1. The Massachusetts Body of Liberties, December 1641
A. What rights are protected in this colonial document? How are they protected?
B. What differences and similarities exist in the Massachusetts Body of Liberties and the early state constitutions as far as the type of rights are concerned? For example, does the Massachusetts Body of Liberties refer to freedom of conscience and freedom of the press? See Documents 3, 5, and 6.
2. The Maryland Act Concerning Religion, April 21, 1649
A. Does it strike you as odd that the Maryland Act can simultaneously proclaim the establishment of the Christian religion and the toleration of religion as central principles?
B. Compare the Maryland Act with the early state constitutions and Madison’s Memorial and Remonstrance. See Documents 3, 4, 5, 6, and 7.
3. Virginia Declaration of Rights and Constitution, June 12 and 29, 1776
A. Does it seem curious that a) the Virginia Declaration and the Virginia Constitution were written two weeks apart and that b) both preceded the passage of the Declaration of Independence? According to these two documents, what is the purpose of government? What is the role of the legislature, executive, and judiciary in the newly adopted Virginia Constitution? What sort of “republicanism” do these two documents express? Is it surprising that the Declaration of Rights precedes the Constitution?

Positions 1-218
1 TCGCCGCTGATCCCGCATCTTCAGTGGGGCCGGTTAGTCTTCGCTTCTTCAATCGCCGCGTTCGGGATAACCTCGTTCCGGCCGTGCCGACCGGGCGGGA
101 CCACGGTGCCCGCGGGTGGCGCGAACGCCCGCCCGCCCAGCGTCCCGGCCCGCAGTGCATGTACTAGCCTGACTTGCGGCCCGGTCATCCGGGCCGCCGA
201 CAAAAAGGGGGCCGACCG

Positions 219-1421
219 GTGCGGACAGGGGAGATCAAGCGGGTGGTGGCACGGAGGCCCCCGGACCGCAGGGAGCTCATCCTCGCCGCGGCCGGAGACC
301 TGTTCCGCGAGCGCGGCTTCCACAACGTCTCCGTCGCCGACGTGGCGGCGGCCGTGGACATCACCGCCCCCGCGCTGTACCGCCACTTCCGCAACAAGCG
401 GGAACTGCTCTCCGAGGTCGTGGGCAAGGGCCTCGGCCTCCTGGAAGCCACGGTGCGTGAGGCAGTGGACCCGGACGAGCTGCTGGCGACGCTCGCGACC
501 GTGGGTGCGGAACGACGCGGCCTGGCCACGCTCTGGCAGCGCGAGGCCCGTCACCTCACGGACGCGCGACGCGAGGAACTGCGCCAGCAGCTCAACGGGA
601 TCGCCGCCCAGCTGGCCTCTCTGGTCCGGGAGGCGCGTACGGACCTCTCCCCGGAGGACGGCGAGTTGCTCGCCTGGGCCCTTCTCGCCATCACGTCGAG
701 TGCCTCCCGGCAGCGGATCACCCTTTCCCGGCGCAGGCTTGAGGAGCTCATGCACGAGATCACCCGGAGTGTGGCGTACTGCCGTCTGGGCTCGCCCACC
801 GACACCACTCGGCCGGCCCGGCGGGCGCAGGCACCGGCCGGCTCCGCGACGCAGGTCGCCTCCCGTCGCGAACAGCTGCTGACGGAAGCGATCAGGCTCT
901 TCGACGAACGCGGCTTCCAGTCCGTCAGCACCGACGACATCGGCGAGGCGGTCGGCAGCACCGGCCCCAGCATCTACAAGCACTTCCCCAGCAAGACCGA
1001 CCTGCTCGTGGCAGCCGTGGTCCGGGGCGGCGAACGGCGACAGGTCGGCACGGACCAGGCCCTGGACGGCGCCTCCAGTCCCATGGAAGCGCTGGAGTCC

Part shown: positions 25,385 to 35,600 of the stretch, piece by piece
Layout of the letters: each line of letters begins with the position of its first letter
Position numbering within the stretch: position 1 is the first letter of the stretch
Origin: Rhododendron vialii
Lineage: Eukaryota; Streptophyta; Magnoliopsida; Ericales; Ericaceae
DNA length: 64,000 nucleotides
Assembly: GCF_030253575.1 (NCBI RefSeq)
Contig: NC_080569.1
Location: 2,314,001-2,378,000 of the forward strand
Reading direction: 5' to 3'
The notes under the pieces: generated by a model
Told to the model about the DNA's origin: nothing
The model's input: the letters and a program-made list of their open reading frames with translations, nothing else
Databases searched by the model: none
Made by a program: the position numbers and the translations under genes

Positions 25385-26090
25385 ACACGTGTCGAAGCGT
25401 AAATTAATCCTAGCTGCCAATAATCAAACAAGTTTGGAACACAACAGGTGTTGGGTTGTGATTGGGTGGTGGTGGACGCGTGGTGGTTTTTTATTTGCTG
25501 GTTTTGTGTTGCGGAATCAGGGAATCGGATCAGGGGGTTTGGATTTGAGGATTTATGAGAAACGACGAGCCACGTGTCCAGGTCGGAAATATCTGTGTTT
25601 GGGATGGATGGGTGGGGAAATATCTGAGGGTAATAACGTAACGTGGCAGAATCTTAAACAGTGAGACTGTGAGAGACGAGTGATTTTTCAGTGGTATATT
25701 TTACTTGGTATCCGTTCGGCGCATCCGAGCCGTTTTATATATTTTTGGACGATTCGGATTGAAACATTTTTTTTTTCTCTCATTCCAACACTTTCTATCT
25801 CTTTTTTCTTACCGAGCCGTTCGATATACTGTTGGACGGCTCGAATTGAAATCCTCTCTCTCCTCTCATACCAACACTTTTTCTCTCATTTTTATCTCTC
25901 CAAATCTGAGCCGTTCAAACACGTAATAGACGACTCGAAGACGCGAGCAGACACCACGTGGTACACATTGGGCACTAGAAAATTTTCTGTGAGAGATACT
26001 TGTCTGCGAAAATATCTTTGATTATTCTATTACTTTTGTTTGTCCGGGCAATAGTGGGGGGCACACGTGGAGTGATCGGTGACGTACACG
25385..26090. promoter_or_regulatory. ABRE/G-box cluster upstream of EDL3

B. By what authority was the Virginia Declaration of Rights and Constitution initiated and adopted? Compare and contrast the content of the Virginia Declaration of Rights with colonial and other state based documents. See Documents 1, 2, 4, and 6.
4. The New Jersey Constitution, July 3, 1776
A. New Jersey was the first state to incorporate a declaration of rights within the body of the constitution itself. Does it matter where the declaration is located in the constitution? What does the New Jersey Constitution have to say about religious rights?
B. What difference, if any, does it make if the declaration of rights is at the beginning or inserted into the document? Compare with Documents 3, 5, and 6. Is it odd that both the Virginia and New Jersey declarations were written before the Declaration of Independence?
5. The Pennsylvania Declaration of Rights and Constitution, September 28, 1776
A. To what extent does the Pennsylvania document embrace both the common law tradition and the new natural rights tradition?
B. John Adams judged that the Pennsylvania Bill of Rights “is taken almost verbatim from that of Virginia.” Is Adams correct? See Document 3.
6. The Massachusetts Declaration of Rights and Constitution, March 2, 1780